How to Leverage Browser Caching in WordPress

Dec 27, 2015

If your website loads a little bit slow and you want to reduce the load time especially for repeated visitors, then you have to do a leverage browser caching. This is something that you can do in order to speed up your website and increase your PageSpeed Insights score.

Basically when you do the leverage browser caching you’re reducing the loading time of your website’s most used pages by storing them from your website to your visitor’s browser. This significantly reduces the loading time of the website’s pages for repeated visitors and it’s perfect if you have a website with users that regularly re-visit the same pages.

What Leverage Browser Caching means?

You probably already know that when your browser loads some website it must download all files like HTML, JavaScript and CSS files to display the website’s page properly. For most simple websites, usually the loading of these files isn’t that bad because they usually don’t contain tons of files, but for some more complicated websites that contains lots of animations and images the loading time can be quite long. And if the internet connection is slow, then the loading is even worse.

To avoid this issue, you need to leverage browser caching. What this does is it stores some of your website’s files on the user’s browser. So when a user visits your website for the first time, it’ll load like usual. But when that same user visits your website for a second time, your website will load much faster because some of the files are already stored on your user’s browser.

How to Leverage Browser Caching in WordPress

Why you should leverage browser caching in WordPress?

There’s one simple answer to this: To speed up the loading time of your website, especially if you have repeated visitors. This also means better PageSpeed Insights score and happier users.

But one thing that you should keep in mind is that you need to set the time parameters properly, because if you’re doing changes to your website, your repeating users might not see them right away just because they have the old files still cached on their browsers. So make sure that you set the time parameters properly or clear the cache or disable your caching plugins if you’re doing major changes to your website.

Leverage browser caching in WordPress with .htaccess

To leverage browser caching using the .htaccess file is really simple, and your website doesn’t even has to be on WordPress. You can do this on any kind of website, from simple HTML website with few pages to website that uses another CMS.

To do this you need to do the following: If you’re using Apache server, log in into your CPanel and find your .htaccess file or access your .htaccess file through a FTP client software and open it with an editor of your choice. If you don’t have a .htaccess file, you need to create one in an editor. Add the following lines to your .htaccess file:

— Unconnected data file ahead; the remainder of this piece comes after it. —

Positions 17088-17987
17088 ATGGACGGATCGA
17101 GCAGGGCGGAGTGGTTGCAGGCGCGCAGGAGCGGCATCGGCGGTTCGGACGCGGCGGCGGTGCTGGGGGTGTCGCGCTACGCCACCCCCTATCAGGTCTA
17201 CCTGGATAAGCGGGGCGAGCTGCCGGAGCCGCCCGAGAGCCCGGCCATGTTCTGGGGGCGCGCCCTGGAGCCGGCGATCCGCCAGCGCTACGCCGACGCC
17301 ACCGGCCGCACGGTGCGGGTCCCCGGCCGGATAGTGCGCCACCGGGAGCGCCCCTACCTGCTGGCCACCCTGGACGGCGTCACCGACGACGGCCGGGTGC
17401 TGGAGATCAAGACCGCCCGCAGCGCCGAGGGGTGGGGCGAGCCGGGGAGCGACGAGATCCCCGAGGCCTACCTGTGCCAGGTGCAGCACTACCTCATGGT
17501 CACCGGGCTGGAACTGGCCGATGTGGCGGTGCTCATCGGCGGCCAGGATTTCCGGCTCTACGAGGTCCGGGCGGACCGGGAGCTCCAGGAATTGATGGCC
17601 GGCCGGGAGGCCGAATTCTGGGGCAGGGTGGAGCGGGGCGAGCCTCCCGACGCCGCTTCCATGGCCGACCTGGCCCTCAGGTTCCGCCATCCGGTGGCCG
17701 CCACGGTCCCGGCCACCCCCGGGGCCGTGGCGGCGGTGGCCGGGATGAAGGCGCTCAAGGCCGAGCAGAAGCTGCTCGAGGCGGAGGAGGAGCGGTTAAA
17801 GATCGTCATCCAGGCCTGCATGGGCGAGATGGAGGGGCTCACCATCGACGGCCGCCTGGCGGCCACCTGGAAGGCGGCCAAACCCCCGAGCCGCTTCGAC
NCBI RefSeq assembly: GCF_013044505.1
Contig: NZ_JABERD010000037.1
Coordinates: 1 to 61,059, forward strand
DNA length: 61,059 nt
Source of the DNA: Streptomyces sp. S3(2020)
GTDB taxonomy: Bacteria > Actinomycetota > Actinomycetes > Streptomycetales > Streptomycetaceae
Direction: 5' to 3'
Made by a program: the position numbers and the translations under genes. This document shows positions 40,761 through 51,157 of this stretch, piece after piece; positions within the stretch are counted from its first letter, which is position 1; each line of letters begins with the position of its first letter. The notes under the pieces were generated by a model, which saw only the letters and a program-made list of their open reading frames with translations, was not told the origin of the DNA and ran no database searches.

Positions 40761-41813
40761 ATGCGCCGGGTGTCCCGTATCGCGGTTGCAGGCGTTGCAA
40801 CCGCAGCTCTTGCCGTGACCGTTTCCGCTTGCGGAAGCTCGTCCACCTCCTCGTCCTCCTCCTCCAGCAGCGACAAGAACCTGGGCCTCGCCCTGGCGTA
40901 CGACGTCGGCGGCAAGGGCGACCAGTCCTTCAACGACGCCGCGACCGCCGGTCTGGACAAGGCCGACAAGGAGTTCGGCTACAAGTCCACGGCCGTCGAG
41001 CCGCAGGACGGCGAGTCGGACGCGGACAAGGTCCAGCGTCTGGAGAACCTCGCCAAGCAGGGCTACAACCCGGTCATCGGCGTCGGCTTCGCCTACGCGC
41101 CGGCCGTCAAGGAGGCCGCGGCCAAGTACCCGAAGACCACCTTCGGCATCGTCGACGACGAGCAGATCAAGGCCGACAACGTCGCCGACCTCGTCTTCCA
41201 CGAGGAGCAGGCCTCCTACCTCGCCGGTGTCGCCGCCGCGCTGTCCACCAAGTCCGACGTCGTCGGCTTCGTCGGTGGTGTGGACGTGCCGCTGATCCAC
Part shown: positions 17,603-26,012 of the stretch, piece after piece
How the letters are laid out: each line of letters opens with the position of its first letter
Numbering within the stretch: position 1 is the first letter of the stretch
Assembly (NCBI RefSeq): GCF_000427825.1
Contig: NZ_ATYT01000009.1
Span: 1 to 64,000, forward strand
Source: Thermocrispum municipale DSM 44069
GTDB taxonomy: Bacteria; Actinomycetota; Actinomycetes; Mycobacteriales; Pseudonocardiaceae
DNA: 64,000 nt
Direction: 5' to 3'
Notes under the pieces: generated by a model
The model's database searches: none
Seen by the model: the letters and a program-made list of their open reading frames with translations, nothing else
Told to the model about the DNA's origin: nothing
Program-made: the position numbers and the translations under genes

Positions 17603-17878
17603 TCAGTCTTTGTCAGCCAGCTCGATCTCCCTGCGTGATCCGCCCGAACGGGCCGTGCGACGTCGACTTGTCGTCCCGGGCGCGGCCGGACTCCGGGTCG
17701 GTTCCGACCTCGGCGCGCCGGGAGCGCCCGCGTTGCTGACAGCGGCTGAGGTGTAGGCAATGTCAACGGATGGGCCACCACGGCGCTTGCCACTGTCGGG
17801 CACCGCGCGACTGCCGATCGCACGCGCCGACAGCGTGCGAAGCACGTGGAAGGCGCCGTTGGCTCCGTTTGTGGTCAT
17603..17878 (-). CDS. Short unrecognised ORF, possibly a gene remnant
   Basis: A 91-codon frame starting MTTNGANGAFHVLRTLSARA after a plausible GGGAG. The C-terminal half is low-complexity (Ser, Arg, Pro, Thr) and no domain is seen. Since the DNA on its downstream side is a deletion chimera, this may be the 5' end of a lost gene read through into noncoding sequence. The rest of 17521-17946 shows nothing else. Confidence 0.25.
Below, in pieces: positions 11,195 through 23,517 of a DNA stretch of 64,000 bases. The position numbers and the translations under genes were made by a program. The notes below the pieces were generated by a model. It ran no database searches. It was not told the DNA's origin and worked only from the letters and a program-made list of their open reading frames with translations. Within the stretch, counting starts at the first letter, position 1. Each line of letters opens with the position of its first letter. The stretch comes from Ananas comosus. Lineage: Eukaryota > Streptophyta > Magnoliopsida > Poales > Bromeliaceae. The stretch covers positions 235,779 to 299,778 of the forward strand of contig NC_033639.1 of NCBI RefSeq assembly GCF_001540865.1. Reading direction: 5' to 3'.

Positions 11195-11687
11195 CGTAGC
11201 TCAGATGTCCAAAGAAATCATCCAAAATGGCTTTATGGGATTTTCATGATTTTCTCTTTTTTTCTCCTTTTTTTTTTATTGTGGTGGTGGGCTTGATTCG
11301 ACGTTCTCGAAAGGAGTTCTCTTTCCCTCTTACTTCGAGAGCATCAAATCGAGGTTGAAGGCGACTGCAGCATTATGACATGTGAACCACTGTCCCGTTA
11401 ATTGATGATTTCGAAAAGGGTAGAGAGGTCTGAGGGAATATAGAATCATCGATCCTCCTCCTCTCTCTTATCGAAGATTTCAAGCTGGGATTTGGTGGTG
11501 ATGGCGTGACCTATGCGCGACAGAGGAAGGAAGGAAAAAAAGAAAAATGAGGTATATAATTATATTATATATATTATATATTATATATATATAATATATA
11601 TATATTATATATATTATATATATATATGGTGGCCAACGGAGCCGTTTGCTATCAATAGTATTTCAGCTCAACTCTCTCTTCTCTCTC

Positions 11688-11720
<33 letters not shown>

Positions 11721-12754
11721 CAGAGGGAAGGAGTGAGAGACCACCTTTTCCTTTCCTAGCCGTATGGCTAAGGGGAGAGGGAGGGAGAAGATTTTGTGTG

ExpiresActive On
ExpiresByType image/jpg "access 1 year"
ExpiresByType image/jpeg "access 1 year"
ExpiresByType image/gif "access 1 year"
ExpiresByType image/png "access 1 year"
ExpiresByType text/css "access 1 month"
ExpiresByType text/html "access 1 month"
ExpiresByType application/pdf "access 1 month"
ExpiresByType text/x-javascript "access 1 month"
ExpiresByType application/x-shockwave-flash "access 1 month"
ExpiresByType image/x-icon "access 1 year"
ExpiresDefault "access 1 month"

And this is basically all you need to do. Just save your file and re-upload it to your website and you’re done. It can’t be easier.

Leverage browser caching in WordPress with plugin

If for some reason you can’t access your .htaccess file or you just want to use a plugin to leverage browser caching for your WordPress website thre are couple of plugins available. One of them is W3 Total Cache that we mentioned in our Why and How to Enable Gzip Compression in WordPress article. If you already have the W3 Total Cache plugin installed all you have to do is:

  1. On the bottom of your admin menu in WP you’ll see a tab called Performance.
  2. Go to Performance > Browser Cache
  3. It’s recommended that you check Set W3 Total Cache Header, Set expires header, Set cache control header, Set entity tag (eTag) and Enable HTTP (gzip) compression, but it totally depends on you what you want to be cached and what not. So choose whatever works best for your website.
  4. And you’re done!

Two other plugins that you can use if you don’t want to use W3 Total Cache are Leverage Browser Caching Ninja and Page Speed Plugin. These two plugins, especially the Leverage Browser Caching Ninja don’t require some complicated setup, you just install, activate them, navigate through their menus, find the Leverage Browser Caching, check it and update them and you’re done. They are really easy to use and do the trick.

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